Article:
Several decades ago, half the population was wiped out by a disease known as the Loveborne Virus, or LBV. In the wake of the initial outbreak, the entire human race has become infected with at least a dormant strain of the virus. Scientists have since discovered that strong feelings of lust or, even more dangerous, romantic love, trigger a relapse of the disease that is almost instantly fatal. And so people have learned to live with less human-to-human interaction, more robot helpers, and virtually no close relationships. Alias Novar is no different; in fact, he is far more cautious given that his own mother is one of the few LBV cases where the illness lingers interminably rather than quickly killing. But the care she needs is expensive and Alias is nearing his wits’ end, so he responds to an advertisement for a new personal assistant to Deon Dehive, one of the most powerful men in the world and one on the brink of a breakthrough treatment to tackle LBV.
Deon may have built his fortune by being the premier manufacturer of the ubiquitous human companion robots, so-called hubots, and by helping develop an early treatment for LBV. But Deon is famous for being a “riskeer,” someone who engages in socially risky behavior, like being in constant close-contact with other people and even being something of a playboy. Now, Deon is ready to roll out LX, a new and more effective vaccine against LBV. Not only does Deon believe his vaccine is key to keeping people safe, he is convinced that it will pave the way for all humans to interact up close and personal, like they were always meant to do. Deon would also like to get up close and personal with Alias, his new and incredibly brave PA. But there are so many things vying for Deon’s time and energy, not the least of which is his former work partner and professional rival, Lyra McCarthy.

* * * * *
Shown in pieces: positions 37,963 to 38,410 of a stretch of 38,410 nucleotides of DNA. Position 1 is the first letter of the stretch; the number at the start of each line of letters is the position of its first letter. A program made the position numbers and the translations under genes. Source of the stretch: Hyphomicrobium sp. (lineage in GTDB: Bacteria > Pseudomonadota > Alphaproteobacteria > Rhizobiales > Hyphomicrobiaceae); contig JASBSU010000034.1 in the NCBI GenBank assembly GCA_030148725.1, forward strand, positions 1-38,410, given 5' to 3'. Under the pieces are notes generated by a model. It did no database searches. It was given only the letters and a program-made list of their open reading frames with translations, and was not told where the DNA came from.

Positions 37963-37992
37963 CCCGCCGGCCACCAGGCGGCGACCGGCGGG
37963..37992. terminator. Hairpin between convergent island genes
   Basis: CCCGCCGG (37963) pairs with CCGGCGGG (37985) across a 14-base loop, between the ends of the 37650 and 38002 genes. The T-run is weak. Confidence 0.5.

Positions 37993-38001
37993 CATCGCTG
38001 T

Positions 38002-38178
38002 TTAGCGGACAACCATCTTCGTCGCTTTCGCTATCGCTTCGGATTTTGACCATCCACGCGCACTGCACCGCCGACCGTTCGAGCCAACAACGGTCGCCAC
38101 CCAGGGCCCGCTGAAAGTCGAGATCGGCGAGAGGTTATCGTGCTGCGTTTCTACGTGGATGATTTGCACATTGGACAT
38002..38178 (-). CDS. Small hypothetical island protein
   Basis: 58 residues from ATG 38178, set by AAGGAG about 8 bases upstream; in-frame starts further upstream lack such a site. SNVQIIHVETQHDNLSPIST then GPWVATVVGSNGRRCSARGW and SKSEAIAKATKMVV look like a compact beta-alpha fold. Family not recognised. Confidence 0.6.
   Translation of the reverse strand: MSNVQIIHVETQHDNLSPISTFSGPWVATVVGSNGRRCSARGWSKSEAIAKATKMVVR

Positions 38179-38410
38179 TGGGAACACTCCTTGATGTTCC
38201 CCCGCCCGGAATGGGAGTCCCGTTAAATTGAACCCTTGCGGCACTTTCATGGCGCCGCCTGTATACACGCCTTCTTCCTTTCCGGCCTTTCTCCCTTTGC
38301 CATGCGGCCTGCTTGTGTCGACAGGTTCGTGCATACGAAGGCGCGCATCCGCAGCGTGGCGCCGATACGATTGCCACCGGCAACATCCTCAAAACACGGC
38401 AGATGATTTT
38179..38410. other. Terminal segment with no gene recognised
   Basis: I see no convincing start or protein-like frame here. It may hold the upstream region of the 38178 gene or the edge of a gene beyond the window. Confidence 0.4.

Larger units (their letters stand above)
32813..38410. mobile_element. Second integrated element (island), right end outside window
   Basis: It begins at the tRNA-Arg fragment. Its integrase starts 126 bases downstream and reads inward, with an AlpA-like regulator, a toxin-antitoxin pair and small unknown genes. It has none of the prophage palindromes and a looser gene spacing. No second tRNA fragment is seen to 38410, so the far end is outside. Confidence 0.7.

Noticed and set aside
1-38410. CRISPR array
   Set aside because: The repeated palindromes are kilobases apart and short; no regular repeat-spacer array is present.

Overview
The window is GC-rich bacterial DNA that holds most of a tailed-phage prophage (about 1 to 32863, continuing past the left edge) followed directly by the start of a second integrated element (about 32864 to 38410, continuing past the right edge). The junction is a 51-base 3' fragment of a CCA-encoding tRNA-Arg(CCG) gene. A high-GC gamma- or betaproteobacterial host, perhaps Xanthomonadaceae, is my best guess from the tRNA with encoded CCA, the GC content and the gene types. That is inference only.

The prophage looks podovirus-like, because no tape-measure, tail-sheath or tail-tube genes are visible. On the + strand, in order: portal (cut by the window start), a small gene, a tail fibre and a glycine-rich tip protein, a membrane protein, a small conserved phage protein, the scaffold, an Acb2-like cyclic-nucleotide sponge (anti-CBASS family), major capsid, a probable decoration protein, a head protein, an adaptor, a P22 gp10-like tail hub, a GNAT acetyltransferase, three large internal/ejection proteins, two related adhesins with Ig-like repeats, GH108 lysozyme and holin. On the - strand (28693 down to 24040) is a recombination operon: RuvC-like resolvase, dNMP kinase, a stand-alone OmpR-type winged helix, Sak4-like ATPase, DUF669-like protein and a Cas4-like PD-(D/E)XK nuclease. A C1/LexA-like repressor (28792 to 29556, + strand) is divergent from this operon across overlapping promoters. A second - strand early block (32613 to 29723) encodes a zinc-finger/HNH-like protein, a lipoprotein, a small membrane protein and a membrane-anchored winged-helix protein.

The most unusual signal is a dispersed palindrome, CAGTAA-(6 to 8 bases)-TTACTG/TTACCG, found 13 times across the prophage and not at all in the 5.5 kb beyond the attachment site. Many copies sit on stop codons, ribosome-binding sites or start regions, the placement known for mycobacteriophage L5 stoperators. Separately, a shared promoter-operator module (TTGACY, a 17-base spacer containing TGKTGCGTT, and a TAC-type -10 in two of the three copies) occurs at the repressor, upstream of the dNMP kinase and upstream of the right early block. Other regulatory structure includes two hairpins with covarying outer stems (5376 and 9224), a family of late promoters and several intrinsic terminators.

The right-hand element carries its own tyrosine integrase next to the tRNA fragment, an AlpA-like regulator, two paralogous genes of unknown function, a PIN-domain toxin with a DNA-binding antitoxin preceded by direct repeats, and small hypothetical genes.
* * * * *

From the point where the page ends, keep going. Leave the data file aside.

After a whirlwind several months, there’s no denying there’s something growing between Alias and Deon. But with McCarthy outright attacking Deon and making wildly false claims about the LX vaccine that hold a grain of twisted truth, Alias finds himself having to come to terms with the idea that he may be losing his heart—and risking triggering a fatal relapse into full-blown LBV—to a man he doesn’t even know.
Loveborne is a near-future, semi-dystopian story that follows Alias on his journey of self-discovery. Given the recent global pandemic, it was incredibly interesting to see how this imagined virus impacted Alias’ society in general, Alias in specific, and the world at large. For people who have been deeply affected by the Covid-19 pandemic, you may want to read with caution; there are cases of people who would presumably be at low risk for LBV quickly succumbing to the virus (including children), controversy of what treatments are effective and how they’ve been tested, and people in positions of power using that power to manipulate public sentiment about public health issues. Even with such heavy building blocks scaffolded around the story, I thought Alias’ transformation from being a young man wary of everyone into a strong and capable partner for Deon was deeply interesting.